I think was in June… but it might have been May… we took a short trip to Charlotte and hit Ikea for some LuLaRoe supplies and ended up meeting my parents for dinner! It was a great time away, even though it was short.
June was frankly a month of struggle. Josh and I were both working full-time, and I cried a lot. Our schedules completely collided and my love cup was completely dry. I was gone from 7-5:30 everyday, and Josh was working mostly from 12-9 every night. By the time he got home it was 9:30 or 10, and I had fallen asleep because I had to get up early the next day for work. We agonized over what to do, and finally decided that the best decision was for me to quit my full-time job.
Growing up, my mom would always ask “What’s the goal?” Josh and I had a lot of conversations, serious conversations, over g-chat while we were both at work, because there wasn’t time to actually sit down and have a conversation. I felt so strongly that the goal of this season- just being married without anyone living in our house and before we have kids- is to focus on our marriage and make sure we are the strongest we can be. Secondary goals are to pay off Josh’s student loans and to gain direction for future ministry… but if our marriage isn’t strong, we won’t be able to accomplish much. Ultimately, we decided that both of us working full time may accomplish paying off the loans at a faster rate, but we might accomplish it at the cost of quality time and the ability to strengthen our marriage.
July was a month of endings and beginnings. Josh finished training at CarMax, I concluded my employment at my office job, and I got the call from LuLaRoe to order my initial inventory! We got to spend a long weekend with the Gilmores, and the dream of me spending more time at home because a reality.
August was a month of excitement. The first week I was home, not working full-time anymore, Andrew came to spend the week with us. We did a lot of fun stuff, but we spent the most time playing Pokemon Go. 🙂 In the middle of his visit, my initial inventory arrived! At the very end of his visit, he bought his first car. Josh was able to find the perfect vehicle, in Andrew’s budget. Isn’t that insane? When did he get old enough to buy a car?!?!?!
A week and a half later, I had my official business launch. It was what I hoped! I had several friends come to my in-home launch and fall in love with the clothes the same way I did. It was such a joy to see the giant smiles on their faces, and you could tell how amazing they felt about themselves.
Right now, I am loving the flexibility of my schedule. I’m establishing new routines and habits to take better care of myself and our home and enjoying the experience of owning my own business. Most of all, I’m thankful for Josh! He has been so supportive of my desire to spend more time at home, to pursue the dream of owning this business, and encouraged me to push outside of my comfort zone. I’m not sure what the next few months hold, but I am sure that we made a great decision putting our marriage first.
I have weekly LuLaRoe sales in my Facebook group (facebook.com/groups/lularoedeborahc) and THIS weekend I have an exciting multi-consultant sale! I’d love to see you there. It’s a great opportunity to try all the clothes on and get your sizes, as well as to see other styles I don’t carry yet. 🙂 Here are the details!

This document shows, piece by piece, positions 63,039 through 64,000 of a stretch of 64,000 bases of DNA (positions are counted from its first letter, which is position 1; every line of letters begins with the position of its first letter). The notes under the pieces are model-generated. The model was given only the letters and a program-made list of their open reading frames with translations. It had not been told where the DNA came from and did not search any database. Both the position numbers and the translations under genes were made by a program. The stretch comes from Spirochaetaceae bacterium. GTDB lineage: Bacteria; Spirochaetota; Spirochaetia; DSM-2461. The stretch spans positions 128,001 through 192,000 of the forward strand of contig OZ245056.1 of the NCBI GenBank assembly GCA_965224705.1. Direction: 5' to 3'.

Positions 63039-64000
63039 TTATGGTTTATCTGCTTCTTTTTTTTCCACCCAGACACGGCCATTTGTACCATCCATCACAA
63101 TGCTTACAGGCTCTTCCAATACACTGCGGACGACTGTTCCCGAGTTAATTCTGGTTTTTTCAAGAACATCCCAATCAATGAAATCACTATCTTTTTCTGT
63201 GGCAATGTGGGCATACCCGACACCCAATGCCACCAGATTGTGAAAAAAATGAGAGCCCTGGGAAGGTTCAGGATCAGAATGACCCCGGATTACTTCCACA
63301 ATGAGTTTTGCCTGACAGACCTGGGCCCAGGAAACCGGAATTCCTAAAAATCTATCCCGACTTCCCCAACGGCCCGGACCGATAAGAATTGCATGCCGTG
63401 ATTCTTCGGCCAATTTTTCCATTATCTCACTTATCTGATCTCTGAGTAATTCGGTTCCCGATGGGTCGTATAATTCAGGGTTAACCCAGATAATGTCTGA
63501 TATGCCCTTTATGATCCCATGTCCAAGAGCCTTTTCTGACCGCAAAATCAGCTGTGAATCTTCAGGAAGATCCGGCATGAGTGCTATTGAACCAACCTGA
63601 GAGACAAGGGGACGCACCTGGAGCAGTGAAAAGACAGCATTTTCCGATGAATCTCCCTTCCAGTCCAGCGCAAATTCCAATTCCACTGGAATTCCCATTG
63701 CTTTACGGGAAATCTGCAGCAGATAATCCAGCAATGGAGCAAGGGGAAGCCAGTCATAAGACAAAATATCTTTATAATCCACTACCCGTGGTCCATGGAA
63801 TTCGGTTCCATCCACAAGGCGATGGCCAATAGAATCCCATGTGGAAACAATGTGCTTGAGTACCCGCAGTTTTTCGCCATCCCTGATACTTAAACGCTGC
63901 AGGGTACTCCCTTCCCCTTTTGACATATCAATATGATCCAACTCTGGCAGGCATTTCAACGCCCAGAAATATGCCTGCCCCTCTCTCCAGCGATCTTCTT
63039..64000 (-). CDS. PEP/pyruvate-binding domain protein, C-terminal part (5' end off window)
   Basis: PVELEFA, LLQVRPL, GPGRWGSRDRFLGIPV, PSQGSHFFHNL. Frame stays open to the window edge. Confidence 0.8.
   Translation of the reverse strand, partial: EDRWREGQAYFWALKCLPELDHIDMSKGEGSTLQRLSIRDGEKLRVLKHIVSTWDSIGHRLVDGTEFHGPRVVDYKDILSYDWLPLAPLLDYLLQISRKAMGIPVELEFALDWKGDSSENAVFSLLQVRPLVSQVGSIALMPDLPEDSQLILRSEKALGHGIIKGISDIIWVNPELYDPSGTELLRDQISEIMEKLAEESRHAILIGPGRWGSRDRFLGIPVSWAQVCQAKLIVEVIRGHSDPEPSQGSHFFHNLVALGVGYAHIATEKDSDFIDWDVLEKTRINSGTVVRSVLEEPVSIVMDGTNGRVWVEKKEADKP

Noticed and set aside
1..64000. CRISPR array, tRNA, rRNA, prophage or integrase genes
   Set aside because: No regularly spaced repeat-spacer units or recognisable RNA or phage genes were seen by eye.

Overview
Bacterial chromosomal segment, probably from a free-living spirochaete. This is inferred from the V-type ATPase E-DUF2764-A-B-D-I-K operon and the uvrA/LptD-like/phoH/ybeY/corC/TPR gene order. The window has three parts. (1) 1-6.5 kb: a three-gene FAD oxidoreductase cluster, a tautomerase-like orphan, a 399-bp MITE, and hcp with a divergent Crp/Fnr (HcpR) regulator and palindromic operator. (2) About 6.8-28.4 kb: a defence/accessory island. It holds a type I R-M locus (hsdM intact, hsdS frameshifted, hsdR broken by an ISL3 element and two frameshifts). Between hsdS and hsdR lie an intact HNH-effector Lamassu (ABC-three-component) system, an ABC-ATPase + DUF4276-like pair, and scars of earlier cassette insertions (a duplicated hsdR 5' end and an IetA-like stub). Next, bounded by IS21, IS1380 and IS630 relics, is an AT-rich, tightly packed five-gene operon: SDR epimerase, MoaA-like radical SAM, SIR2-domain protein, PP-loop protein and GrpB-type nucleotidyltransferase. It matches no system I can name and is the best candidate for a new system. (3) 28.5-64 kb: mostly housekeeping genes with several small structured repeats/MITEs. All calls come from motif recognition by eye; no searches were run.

Last night I looked down at the beverage I was holding and just kind of chuckled. Seminary life is a strange, strange time… full of things I never expected and the gender stereotypes have been reversed. For instance, I’m the one that comes home from a long day and wants a beer. I have rarely do dishes, grocery shopping, or clean the bathroom. In fact Josh does a lot of chores for me while I’m at work so that when we’re both home we can spend time together.
It all feels backwards and it’s been hard for me to let go of all the things I’m supposed to do. I used to think that when I got married maybe I’d have a part time job, but that my main job would be taking care of our house… the floors would never be in dire need of mopping, the dust would not be out of control, the sink would be perpetually emptied of dirty dishes, and the counters ever clean and wiped down. Isn’t that a nice dream?
The reality is that I rise before the sun and I spend 10 1/2 hours out of the house each day… and in that time, there are other humans, with other standards of cleanliness, in my house. Yet, I still inwardly hold myself to that standard of cleanliness and when it’s not met, I feel like I’m not doing enough. WHY IS THAT? Am I comparing myself to other wives I know? Is it a fair comparison? (The answer is no, because it’s not fair to compare.)
I spoke some truth to a friend yesterday, and the truth is that I desperately needed to hear it for myself. The person you’re comparing yourself to isn’t perfect. In fact, they have sins that Jesus needed to die for… just like me.
Ironically, I’m finally learning to recognize the lists I make of things I should be doing just as we’re about to make more transitions out of seminary life, and into both of us working full time. I’m sure the amount of grace we’re giving each other will only need to be increased as Josh won’t have free days to get chores done. Just as I’m becoming aware of the unrealistic lists I’m making for myself, I need to be mindful of the list of “shoulds” I’m making for my husband. I can either be thankful for the things he is able to accomplish, or resent him for the things he can’t. I think the right choice is obvious, but often difficult to make. I pray I’m actively aware of this, and avoid hurting the one I love.
Last night, after a long day of work, a long walk by myself, and time spent in serving others, I didn’t list the things “I should be doing”… I rested and enjoyed that beer (and Grey’s Anatomy). Maybe the counters needed to be wiped, maybe I should have vacuumed our room- instead, I was grateful for the life we have, a husband that serves, and the freedom to say “this is all I can do today.”